We want real consultation
Step 9: Transparency and Consultation – Ensure honesty and transparency in consulting and reporting including negative and positive outcomes across social, economic and environmental monitoring systems.
The lack of transparency and consultation has become an ongoing issue with implementation of the Murray-Darling Basin Plan.
At MDBA and state level there has been a reluctance to involve local solutions or work with local communities to achieve successful outcomes.
To this point communities view the limited consultation as being merely a process of ticking boxes.
On the rare occasions when there is an attempt at what authorities call ‘consultation’ it is more a situation of ‘this is what we are going to do’, rather than a genuine attempt at including localism in genuine solutions.
The Murray Group is calling on federal
The Pastoral Times is publishing a series of articles explaining the ‘Murray Messages – Ten Steps to a Sustainable and Balanced Basin Plan’, which have been developed by the Murray Group. This is Step 9 . . .
and state governments to be completely transparent and engage in full consultation directly with affected people and stakeholders of all MDBP implementation decisions.
They must also adopt the concept of ‘localism’ in decisions as promised to rebuild levels of confidence.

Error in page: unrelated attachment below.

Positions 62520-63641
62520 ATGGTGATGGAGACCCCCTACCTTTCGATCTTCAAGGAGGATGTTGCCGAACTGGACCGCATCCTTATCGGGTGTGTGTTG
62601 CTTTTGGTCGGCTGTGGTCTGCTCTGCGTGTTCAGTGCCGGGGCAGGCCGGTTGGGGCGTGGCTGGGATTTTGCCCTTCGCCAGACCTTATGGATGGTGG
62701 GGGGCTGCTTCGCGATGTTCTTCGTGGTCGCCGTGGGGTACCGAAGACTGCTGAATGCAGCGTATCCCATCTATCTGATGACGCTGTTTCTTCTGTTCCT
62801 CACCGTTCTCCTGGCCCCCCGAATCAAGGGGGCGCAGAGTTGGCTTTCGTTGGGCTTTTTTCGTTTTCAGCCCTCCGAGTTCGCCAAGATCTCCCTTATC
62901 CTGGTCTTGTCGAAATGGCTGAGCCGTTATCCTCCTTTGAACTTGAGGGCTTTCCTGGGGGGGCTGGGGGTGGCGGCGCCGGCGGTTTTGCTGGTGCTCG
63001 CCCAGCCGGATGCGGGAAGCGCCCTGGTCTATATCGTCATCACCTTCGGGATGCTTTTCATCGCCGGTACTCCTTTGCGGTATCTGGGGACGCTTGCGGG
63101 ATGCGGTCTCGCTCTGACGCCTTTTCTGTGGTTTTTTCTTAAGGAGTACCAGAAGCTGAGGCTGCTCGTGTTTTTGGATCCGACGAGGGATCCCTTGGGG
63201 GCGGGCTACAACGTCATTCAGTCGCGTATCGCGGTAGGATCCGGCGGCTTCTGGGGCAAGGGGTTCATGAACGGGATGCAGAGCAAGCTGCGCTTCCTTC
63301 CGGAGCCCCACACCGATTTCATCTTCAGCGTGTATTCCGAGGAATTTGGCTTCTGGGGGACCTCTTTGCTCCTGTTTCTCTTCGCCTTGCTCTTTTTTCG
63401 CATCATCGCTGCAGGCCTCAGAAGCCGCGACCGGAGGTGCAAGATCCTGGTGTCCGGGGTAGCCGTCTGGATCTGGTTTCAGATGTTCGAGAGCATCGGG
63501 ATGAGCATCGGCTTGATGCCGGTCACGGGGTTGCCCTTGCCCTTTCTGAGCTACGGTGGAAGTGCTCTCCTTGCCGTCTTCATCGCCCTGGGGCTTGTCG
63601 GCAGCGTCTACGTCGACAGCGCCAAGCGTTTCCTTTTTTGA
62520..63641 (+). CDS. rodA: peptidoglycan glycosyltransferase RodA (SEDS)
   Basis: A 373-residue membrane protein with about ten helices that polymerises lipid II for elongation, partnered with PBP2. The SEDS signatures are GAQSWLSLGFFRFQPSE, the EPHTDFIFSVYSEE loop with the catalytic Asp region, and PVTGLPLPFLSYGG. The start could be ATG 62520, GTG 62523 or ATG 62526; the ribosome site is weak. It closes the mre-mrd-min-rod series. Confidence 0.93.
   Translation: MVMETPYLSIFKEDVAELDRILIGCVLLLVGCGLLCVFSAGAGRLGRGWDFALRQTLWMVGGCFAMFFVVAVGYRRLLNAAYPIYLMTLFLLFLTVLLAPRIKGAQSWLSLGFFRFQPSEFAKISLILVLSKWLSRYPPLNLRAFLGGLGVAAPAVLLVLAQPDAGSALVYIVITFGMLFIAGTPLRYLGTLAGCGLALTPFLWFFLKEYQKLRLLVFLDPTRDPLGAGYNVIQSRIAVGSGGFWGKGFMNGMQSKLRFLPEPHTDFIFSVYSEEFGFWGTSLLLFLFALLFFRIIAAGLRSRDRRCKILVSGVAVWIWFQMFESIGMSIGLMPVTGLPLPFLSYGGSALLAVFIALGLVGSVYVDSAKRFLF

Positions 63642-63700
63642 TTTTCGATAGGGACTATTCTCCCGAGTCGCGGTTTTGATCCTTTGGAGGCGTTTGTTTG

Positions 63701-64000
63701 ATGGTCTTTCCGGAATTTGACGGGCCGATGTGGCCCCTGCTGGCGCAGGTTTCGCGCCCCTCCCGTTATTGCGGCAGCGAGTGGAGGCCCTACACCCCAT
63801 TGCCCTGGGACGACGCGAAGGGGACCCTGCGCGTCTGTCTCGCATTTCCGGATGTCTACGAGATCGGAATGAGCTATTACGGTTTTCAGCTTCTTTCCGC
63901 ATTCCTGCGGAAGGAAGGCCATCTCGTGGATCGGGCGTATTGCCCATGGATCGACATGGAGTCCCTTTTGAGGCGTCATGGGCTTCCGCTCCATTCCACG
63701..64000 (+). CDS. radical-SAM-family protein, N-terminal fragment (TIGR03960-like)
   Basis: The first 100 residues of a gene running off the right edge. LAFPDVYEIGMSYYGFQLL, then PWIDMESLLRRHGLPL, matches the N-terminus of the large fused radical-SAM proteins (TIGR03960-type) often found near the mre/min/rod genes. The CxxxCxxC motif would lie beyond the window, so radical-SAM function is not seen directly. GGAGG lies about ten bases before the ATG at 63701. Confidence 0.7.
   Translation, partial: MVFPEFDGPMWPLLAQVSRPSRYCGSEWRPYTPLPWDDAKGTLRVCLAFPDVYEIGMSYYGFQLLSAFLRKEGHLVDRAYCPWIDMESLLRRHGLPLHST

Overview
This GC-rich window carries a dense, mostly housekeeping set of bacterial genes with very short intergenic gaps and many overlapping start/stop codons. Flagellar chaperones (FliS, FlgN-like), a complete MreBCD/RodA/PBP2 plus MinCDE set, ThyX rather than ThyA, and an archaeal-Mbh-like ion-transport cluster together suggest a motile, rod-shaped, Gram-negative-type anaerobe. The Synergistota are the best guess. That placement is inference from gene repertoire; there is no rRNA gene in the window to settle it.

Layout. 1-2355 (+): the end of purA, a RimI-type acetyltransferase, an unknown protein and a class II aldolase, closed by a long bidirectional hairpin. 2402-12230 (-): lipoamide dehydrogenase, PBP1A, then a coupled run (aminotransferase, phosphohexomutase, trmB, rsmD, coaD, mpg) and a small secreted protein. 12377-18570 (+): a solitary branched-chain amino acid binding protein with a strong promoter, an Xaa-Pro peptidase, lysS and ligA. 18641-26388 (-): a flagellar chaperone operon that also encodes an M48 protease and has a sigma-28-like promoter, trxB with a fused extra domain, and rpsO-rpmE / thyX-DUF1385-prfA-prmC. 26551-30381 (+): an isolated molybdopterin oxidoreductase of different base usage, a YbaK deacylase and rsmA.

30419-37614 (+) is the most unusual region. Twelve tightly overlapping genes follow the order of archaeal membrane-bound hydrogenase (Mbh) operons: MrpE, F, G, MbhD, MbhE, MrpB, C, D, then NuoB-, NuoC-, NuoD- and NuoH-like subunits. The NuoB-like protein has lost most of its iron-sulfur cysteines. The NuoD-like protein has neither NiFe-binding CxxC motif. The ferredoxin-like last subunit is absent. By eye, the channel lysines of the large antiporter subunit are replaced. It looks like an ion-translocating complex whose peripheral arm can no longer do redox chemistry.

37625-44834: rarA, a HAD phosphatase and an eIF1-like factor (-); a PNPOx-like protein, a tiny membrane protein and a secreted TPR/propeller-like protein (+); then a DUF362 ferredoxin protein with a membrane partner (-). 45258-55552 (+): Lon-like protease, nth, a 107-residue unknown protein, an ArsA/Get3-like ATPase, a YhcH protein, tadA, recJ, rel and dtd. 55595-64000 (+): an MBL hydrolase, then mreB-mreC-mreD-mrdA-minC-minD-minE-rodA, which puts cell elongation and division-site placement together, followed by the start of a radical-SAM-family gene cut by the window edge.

The monitoring, evaluation and reporting of environmental water must include negatives and positives, allowing adaptive management and cost:benefit analysis.
The development and implementation phase of the Basin Plan has been accompanied by strong criticism from affected regional communities, due to lack of transparency and consultation.
This is despite the fact there are many examples where community participation and support in natural resource plans have delivered sustainable outcomes at reduced cost to governments.
Incorporating community involvement in decisions from preliminary to final stages also encourages long term commitment, providing monitoring by local communities when government funding for programs is reduced.
Put simply, the Basin Plan has been accompanied by lack of transparency and community consultation has not met community expectations.
This may have long term detrimental effects on existing and future natural resource management programs.